Today, March 17th, is St. Patrick’s Day around the world. Ironically, there are numerous misconceptions about the date and what it actually celebrates. For starters, in case you were wondering, there really was a St. Patrick. He was born in 385 A.D., presumably in Scotland or western England, according to tradition, and was kidnapped at about the age of 16. He spent about 6 years in captivity, with responsibilities as a shepherd for part of the time.
In what he later described as a vision from God, Patrick was told to head toward the coast where a ship picked him up and returned him home. Following his reunion with his family, he studied for the priesthood, eventually returning to Ireland for the purpose of converting the pagan masses to Christianity.
He spent many years preaching the Gospel in Ireland and and eventually died on March 17, 461 A.D. Patrick is considered the patron saint of Ireland and the anniversary of his death is celebrated around the world. In fact, in some countries, those who have given up liquor and other items for Lent are allowed to take part in the celebrations of the day without fear of having broken their Lenten restrictions.
While most people think the four leaf clover is the symbol of the day, that is pretty much a myth. In fact, St. Patrick’s legacy is celebrated with a three leaf clover, symbolizing the Holy Trinity – the Father, Son and Holy Spirit – remembering his evangelism throughout Ireland and the conversion of the pagans in the land.
March 17th was first made a feast day in the Catholic Church (and other British churches) in the early 17th century. Eventually, the celebrations spread throughout the world, even including parties and acknowledgment of St. Patrick’s Day in the International Space Station orbiting the earth. While the day is not an official holiday in the USA, there is no doubt that this country knows how to celebrate. In fact, it is thought that the city of Chicago, and its tradition of dyeing the Chicago River green, is the most well known festival tradition in the country; and possibly the world.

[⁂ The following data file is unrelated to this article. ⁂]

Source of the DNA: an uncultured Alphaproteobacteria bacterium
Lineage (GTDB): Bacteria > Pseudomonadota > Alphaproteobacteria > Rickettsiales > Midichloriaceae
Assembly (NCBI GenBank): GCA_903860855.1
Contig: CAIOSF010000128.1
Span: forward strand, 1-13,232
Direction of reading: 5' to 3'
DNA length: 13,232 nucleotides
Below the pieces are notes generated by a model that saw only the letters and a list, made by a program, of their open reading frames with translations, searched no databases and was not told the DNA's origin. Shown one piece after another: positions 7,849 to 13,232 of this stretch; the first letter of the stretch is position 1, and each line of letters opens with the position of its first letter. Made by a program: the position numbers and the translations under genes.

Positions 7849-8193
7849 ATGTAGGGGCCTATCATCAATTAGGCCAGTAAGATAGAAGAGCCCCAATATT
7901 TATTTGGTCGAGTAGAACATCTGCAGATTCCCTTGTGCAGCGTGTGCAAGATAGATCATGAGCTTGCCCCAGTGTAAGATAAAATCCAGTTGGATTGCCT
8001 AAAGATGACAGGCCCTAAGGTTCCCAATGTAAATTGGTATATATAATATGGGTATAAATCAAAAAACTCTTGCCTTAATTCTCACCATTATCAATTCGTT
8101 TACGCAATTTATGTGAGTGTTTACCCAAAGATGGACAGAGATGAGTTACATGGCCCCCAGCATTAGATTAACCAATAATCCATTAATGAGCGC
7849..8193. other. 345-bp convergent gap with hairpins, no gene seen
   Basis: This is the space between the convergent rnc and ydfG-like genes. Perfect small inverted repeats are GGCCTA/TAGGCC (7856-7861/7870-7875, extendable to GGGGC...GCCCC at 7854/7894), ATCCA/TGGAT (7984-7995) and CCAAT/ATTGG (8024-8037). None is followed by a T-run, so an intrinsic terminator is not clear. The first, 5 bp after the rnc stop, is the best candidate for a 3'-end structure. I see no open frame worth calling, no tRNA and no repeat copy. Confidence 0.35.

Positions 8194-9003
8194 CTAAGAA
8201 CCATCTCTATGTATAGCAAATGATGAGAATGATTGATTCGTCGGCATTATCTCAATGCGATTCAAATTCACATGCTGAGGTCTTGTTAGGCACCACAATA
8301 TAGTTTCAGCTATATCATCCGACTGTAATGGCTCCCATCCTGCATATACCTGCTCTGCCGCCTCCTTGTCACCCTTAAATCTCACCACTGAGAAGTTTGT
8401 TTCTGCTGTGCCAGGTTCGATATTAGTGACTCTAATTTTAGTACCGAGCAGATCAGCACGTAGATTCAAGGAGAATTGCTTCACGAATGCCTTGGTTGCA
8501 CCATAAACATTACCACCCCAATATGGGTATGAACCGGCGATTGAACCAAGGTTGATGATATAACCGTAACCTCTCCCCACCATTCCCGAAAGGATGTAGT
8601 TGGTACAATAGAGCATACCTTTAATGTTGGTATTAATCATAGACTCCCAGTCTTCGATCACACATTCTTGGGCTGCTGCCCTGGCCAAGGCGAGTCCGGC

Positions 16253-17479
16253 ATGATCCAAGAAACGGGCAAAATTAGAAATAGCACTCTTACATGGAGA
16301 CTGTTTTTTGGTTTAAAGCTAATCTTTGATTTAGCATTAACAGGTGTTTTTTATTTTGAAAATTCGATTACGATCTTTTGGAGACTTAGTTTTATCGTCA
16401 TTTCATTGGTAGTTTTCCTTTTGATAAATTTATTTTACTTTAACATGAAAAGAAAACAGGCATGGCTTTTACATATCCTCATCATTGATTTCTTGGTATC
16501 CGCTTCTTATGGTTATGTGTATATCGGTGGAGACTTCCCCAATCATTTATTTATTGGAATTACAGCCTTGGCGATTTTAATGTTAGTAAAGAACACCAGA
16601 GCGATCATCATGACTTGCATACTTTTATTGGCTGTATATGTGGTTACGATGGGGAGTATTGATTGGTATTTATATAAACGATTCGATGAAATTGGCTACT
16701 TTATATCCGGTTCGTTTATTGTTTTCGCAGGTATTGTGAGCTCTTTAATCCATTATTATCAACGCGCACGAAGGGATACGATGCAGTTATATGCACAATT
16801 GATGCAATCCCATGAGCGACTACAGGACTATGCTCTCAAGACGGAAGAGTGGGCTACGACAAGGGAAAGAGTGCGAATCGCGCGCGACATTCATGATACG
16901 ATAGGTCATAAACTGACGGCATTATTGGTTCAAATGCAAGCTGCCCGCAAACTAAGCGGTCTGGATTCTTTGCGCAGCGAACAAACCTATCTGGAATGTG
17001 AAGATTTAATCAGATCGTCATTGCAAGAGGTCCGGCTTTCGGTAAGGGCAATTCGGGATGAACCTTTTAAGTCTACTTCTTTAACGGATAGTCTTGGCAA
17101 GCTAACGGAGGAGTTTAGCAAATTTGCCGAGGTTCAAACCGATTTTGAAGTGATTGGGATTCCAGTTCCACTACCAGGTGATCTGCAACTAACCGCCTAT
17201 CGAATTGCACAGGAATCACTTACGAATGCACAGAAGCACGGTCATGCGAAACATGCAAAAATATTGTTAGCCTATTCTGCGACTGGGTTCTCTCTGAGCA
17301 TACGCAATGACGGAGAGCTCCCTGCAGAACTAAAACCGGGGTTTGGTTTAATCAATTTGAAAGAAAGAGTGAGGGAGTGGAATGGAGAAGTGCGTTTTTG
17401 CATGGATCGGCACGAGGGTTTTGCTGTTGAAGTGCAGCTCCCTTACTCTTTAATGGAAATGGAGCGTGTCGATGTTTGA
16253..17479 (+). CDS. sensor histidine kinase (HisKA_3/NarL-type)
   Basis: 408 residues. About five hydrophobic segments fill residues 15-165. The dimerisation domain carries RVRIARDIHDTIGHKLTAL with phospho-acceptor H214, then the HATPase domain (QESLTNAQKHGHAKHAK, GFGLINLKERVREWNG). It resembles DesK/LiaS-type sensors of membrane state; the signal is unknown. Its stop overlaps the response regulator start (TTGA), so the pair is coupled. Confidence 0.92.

Parades, drinking, eating and revelry are benchmarks of the day and it is common for people to wear green making it a unifying idea that everybody can be Irish for a day. But let’s not forget the origins of St. Patrick’s Day – the carrying of God’s word to the nation of Ireland by a dedicated priest who spent years leading people to Christ.
Our verse for tonight is none other than the great commission. Matthew tells us that Jesus commanded his disciples to preach the Gospel to all nations. Matthew recounts to us, in Matthew 28:16-20, “Then the eleven disciples went to Galilee, to the mountain where Jesus had told them to go. When they saw him, they worshiped him; but some doubted. Then Jesus came to them and said, “All authority in heaven and on earth has been given to me. Therefore go and make disciples of all nations, baptizing them in the name of the Father and of the Son and of the Holy Spirit, and teaching them to obey everything I have commanded you. And surely I am with you always, to the very end of the age.”
This is exactly what St. Patrick did – preaching the Gospel to pagans around the world, with a special emphasis in Ireland. My encouragement this evening is that Jesus wants each of us to be dedicated to spreading the Good News whenever and wherever we have the chance. My prayer is that we can all impact those who have not yet surrendered their lives to God – meeting them where they are and leading them to eternity security. Have a great day in the Lord, grace and peace…